The plan is to roll out across 25 countries, starting with O2 in the UK.
AR provides the ability to liven up traditional media by transforming static adverts into interactive content, which can be accessed through mobiles and tablets. Media such as billboards, adverts in print, products and locations can all trigger additional 3D content.
After launching in June 2011, Aurasma has partnered with 8,000 brands. The company’s technology is capable of recognising images, symbols and objects – also known as triggers – which contain hidden, additional content.
The technology then delivers this content immediately, via a smart device, allowing consumers to view videos, listen to audio or be directed to web pages.
“Previously with AR, a developer or IT manager would have to build their own bespoke app. It would cost a lot of money and time,” said Matt Mills, head of global partnerships at Aurasma.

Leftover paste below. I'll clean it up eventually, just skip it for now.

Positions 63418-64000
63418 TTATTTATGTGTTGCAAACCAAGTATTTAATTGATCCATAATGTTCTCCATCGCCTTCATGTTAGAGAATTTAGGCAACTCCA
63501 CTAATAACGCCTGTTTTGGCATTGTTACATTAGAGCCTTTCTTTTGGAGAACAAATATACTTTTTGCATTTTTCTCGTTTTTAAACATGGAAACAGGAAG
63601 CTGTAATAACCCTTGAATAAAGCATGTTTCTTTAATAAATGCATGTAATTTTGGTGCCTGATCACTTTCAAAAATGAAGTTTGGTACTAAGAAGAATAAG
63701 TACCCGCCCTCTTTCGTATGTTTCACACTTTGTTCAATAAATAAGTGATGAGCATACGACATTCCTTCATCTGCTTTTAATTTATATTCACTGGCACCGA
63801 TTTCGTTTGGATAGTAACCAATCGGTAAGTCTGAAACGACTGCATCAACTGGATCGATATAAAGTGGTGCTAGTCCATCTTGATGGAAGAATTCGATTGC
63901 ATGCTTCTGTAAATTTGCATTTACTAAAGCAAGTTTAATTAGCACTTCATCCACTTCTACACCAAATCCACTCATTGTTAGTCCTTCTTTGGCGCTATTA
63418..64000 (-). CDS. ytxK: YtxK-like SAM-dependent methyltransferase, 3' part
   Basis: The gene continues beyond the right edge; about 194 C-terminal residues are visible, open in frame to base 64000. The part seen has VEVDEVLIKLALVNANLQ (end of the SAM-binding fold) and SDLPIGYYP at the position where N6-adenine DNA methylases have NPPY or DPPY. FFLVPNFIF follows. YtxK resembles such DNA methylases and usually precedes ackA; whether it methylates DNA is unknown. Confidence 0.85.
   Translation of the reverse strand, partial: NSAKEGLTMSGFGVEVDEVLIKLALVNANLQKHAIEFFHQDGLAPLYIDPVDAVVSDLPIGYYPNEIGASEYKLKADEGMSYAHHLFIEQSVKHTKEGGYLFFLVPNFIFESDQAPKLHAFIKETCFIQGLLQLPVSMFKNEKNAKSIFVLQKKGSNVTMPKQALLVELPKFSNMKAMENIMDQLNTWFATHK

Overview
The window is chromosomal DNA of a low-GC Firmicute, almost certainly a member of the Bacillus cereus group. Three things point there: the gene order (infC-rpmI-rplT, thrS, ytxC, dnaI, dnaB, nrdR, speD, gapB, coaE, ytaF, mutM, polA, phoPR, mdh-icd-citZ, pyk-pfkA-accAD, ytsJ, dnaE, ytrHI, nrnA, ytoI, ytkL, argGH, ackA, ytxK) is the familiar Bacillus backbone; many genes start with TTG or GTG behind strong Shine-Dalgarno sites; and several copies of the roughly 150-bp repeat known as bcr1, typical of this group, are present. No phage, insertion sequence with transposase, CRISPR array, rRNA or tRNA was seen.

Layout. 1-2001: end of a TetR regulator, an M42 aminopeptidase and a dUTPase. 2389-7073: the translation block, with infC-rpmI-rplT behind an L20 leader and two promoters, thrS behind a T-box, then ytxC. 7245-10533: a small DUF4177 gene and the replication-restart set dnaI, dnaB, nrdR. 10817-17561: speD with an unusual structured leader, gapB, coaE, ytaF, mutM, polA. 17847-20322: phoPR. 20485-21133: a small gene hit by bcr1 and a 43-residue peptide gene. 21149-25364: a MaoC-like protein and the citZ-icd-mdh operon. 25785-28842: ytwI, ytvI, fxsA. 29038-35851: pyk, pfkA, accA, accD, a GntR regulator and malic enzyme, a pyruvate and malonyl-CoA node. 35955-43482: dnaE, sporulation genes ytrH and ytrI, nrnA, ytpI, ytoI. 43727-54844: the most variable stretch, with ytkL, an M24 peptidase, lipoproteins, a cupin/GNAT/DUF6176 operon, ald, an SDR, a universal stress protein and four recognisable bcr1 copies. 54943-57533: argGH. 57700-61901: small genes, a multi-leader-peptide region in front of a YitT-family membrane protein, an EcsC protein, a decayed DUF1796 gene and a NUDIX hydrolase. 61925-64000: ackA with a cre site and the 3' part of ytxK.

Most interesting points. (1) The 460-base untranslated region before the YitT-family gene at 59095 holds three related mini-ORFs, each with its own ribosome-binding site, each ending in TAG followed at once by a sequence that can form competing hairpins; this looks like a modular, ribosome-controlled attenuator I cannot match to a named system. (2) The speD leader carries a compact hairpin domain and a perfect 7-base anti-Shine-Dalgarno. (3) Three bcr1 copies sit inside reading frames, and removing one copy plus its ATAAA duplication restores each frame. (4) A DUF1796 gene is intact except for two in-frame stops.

Aurasma provides the technology to create augmented reality auras using a web-based content management system (CMS), which allows any individual to load 3D elements on top of chosen triggers.
Online clothing retailer, ASOS, launched an AR edition of its magazine with 180 auras, produced by its editorial team rather than the IT department.
Heat magazine also created an issue with AR content which saw 180,000 interactions in the first couple of days. The content included links to the Heat website, to iTunes to buy a particular album or other stores, and it saw a 42% click-through rate.